Attacks on London Stock Exchange under investigation
According to media reports, last August the London Stock Exchange was the victim of a cyber-attack which resulted in a collapse in the share prices of at least five companies. On the 24th of August, the value of BT's shares fell by nearly £1 billion. The London Stock Exchange (LSE) responded by suspending trading.
The problem was officially blamed on an incorrect price on a large number of stock orders. A similar event is reported to have occurred in November. An investigation is to be launched to look into the circumstances and to determine whether the two incidents were the result of (terrorist) attacks. According to the reports, the first attack occurred shortly after the LSE switched to an open source system.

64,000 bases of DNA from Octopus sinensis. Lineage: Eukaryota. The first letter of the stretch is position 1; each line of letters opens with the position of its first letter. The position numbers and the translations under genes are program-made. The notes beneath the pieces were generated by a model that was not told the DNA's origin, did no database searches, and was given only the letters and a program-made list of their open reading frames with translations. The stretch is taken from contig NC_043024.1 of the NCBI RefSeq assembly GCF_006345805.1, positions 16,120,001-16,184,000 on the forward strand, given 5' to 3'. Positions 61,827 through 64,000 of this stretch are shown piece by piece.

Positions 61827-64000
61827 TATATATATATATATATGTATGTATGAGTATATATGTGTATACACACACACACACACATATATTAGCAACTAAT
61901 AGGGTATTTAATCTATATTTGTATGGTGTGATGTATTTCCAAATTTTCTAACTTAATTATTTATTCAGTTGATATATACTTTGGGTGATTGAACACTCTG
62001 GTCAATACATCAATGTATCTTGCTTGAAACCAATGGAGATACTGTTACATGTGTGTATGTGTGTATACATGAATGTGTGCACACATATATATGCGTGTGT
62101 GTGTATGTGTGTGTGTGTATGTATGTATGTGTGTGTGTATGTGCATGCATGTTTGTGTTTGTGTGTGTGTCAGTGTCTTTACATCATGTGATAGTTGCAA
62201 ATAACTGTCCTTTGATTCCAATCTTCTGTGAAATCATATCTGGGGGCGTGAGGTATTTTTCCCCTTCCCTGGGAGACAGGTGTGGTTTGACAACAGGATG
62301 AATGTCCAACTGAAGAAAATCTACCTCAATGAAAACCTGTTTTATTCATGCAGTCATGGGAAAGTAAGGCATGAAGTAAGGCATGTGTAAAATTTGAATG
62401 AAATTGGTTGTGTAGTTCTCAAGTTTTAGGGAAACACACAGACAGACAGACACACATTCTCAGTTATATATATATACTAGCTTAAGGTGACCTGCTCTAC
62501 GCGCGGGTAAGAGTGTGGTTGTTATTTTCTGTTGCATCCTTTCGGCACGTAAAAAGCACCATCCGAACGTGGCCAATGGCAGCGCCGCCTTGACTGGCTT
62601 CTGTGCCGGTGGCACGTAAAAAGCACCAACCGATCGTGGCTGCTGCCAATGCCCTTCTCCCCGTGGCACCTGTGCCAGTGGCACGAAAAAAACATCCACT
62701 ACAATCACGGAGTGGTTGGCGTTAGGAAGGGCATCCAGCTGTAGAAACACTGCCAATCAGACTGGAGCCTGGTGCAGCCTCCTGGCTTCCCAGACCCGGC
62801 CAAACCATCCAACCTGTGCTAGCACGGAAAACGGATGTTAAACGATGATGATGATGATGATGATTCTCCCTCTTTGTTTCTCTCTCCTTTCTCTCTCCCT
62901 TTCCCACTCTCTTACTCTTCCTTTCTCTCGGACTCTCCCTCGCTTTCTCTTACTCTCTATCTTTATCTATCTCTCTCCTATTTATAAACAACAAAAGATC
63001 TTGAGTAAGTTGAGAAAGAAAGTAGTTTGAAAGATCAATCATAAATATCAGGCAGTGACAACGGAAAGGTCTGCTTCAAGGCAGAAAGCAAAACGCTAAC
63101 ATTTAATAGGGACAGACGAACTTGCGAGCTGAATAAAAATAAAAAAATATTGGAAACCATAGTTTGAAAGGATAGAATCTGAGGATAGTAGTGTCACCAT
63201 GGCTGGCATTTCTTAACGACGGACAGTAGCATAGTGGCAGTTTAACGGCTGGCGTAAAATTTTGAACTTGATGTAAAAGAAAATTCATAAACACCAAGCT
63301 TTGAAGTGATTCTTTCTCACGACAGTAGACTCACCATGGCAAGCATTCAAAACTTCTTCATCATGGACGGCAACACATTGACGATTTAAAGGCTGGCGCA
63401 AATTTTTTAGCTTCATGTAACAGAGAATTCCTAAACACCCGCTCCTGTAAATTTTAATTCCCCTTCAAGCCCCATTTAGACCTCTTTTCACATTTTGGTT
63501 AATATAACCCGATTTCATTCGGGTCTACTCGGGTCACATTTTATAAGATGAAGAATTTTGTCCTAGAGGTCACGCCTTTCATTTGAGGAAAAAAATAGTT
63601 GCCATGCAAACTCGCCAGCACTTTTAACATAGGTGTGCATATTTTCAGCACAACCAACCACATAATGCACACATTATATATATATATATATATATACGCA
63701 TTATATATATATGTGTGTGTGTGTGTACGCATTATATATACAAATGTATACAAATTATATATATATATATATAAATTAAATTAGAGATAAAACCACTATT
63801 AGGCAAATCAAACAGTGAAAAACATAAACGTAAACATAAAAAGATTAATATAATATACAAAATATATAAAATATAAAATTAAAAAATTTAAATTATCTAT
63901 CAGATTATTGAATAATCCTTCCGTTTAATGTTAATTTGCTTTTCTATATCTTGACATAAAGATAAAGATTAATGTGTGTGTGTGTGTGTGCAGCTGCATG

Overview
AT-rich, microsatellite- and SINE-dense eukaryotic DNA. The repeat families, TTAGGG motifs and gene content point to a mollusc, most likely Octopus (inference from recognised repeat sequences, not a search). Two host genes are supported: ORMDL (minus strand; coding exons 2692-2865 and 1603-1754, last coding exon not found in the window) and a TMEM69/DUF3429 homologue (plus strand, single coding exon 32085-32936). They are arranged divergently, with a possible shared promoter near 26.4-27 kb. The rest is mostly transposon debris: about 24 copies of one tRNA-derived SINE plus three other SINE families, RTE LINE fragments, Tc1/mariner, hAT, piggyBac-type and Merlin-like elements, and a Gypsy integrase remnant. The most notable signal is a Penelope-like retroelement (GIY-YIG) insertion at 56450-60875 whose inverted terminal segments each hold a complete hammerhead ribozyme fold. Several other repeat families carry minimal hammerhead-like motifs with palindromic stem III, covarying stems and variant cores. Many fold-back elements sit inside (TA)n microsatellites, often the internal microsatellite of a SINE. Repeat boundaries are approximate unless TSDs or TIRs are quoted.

In contrast to other stock exchanges, the LSE is not connected to the internet on any major scale. This is in contrast to the situation in the US, where authorities are also investigating attempted attacks in which criminals, allegedly from Russia, attempted to "destabilise" Western financial markets. It is, however, questionable whether a disruption can remain isolated, given the degree of interconnection of global markets and the interdependence between international companies.
Emissions trading bodies throughout Europe are now gradually getting back to work, following the suspension of trading on the 19th of January after unauthorised persons gained control of €6.7 million worth of emissions allowances.
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